Nebraska Auto Accident Laws & Resources
From Omaha to North Platte, there are countless miles of roads to explore and drive in Nebraska. You can drive the Cornhusker State from the Great Plains, to the banks of the Missouri River and into downtown Lincoln. Roads in Nebraska are used by the state’s 1.3 million drivers, with an average of 10,000 miles driven. Whether you have crash with a big rig in Kearney or a fender bender in Grand Island, you will want to know the rules of the road and insurance laws for Nebraska.
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Statistics and Notable Settlements
The Nebraska Department of Roads estimated that 192 people were killed in fatal auto accidents in 2016. The top cause of these accidents was failure to stay in the proper lane. Also, failure to yield right of way was a frequent killer in Nebraska in 2016.
One of the biggest problems for driving in Nebraska is distracted driving. It is estimated that distracted driving causes 10% of the traffic accidents in the state each year. Over the last three years, distracted driving has led to a 20% increase in accidents. Nebraska reported 4402 distracted driving crashes in 2015 and 12 of them resulted in fatalities. In the state in 2015, 160 of the crashes involved cell phones, and 43 of them were teen drivers. Over the last decade, drivers in the state from 15-19 have been involved in an average of 43 distracted driving crashes per year.
The City of Omaha is the largest city in Nebraska, and it has a relatively high number of crashes. In the last five years, there have been 11,000 crashes per year, and 1/3 of these were fatalities or serious injury crashes.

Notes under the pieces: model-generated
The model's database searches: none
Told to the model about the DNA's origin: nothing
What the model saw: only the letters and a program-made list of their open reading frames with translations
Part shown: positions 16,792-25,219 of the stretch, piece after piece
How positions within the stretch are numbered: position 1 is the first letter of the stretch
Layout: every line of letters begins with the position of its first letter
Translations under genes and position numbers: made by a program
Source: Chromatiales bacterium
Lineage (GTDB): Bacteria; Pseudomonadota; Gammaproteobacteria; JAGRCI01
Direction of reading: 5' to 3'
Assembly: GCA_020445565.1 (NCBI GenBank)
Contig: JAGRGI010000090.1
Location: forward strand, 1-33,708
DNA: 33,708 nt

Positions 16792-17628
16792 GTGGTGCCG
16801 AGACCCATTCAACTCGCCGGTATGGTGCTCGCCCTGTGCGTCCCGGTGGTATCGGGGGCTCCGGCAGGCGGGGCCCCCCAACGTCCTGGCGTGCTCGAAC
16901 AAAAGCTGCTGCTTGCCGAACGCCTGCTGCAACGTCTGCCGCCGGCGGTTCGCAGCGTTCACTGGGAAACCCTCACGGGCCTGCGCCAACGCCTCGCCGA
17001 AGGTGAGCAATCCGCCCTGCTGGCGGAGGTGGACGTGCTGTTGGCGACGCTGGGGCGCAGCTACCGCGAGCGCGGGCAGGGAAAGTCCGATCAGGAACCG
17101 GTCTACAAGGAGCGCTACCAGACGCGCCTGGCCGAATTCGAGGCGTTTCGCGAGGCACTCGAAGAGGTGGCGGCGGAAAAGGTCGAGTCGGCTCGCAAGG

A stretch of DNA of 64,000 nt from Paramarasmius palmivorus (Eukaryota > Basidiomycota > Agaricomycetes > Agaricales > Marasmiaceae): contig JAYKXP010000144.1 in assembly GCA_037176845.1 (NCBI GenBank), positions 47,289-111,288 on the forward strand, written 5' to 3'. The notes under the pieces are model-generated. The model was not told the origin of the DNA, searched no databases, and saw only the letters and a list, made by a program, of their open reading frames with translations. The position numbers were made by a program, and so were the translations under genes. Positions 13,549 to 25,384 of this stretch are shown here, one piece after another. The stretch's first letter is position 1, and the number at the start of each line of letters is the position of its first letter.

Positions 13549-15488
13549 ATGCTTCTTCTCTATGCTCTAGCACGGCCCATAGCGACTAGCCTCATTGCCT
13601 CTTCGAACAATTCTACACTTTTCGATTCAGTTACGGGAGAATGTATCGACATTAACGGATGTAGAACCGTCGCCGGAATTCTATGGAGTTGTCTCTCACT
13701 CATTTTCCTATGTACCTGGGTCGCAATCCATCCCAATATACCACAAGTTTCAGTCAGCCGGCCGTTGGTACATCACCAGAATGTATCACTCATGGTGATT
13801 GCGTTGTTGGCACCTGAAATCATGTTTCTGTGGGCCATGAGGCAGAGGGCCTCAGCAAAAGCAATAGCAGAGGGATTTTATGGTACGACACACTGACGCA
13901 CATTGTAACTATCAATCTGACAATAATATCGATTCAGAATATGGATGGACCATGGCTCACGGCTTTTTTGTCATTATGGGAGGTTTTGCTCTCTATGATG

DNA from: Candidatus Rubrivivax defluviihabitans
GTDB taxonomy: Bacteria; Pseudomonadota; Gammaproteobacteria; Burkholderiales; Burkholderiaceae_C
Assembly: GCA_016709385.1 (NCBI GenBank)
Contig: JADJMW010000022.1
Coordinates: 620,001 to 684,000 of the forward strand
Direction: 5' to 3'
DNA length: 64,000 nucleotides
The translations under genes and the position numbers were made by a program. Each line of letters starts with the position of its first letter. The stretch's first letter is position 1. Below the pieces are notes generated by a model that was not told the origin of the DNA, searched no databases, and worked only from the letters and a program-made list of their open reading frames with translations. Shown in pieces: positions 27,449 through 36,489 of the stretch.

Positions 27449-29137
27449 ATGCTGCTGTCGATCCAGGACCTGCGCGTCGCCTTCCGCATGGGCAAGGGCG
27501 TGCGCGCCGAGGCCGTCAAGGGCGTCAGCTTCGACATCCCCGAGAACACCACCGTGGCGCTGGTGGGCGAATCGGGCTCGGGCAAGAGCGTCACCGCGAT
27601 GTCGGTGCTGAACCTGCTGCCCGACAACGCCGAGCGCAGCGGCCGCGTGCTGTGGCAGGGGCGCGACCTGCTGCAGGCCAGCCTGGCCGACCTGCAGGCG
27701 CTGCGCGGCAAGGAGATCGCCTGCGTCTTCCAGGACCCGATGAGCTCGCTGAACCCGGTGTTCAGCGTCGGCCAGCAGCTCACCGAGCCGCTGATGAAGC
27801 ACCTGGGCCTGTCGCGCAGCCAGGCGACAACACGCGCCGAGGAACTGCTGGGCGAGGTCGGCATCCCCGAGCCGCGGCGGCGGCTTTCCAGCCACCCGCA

One of the most dangerous stretches of road in Nebraska is Highway 2 near the small town of Ansley. The country road runs parallel to train tracks but several multi car accidents have happened there in recent years. It is common for drivers to drift into the oncoming lane and have a head on crash. Rumble strips have been installed in the center of the road to keep people in their lane.
A major Nebraska car accident settlement was reached in March 2017 when state officials agreed to pay a $2.1 million wrongful death settlement for a fatal Stanton County crash that happened after removed a stop sign from a busy highway intersection. The settlement was reached between the office of the Attorney General and personal injury attorneys for those who were killed in the crash between a car and two tractor trailers at the intersection of Highway 15 and 32 near Pilger. The terrible car accident happened in May 2014 when a tractor trailer slammed into a Ford Escape, and that crash caused another crash with another big rig. Killed in the crash were a woman, her husband and the driver of the second truck.
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Nebraska Accident Settlement Taxes
Generally, personal injury settlements in Nebraska are not taxable at the state or federal level. It does not matter if you settled your legal case before or after the lawsuit was filed. The IRS notes that damages received as a result of a physical injury are not taxable as income at the state or federal level.
But as with most things regarding taxes, there are exceptions. First, if you took a medical expense deduction in a previous tax year for your medical costs, this will be taxed as income when you get your settlement.
Second, if you receive pain and suffering compensation for mental anguish only, this will be taxed as income. Your injury must be something physical for it to not be taxed.
If you get money for punitive damages, this will be taxed by the state and federal governments. The reason is that it is intended to only punish the defendant and is not intended for compensation for any injury that you suffered. Also, lost wages compensation is taxable as income.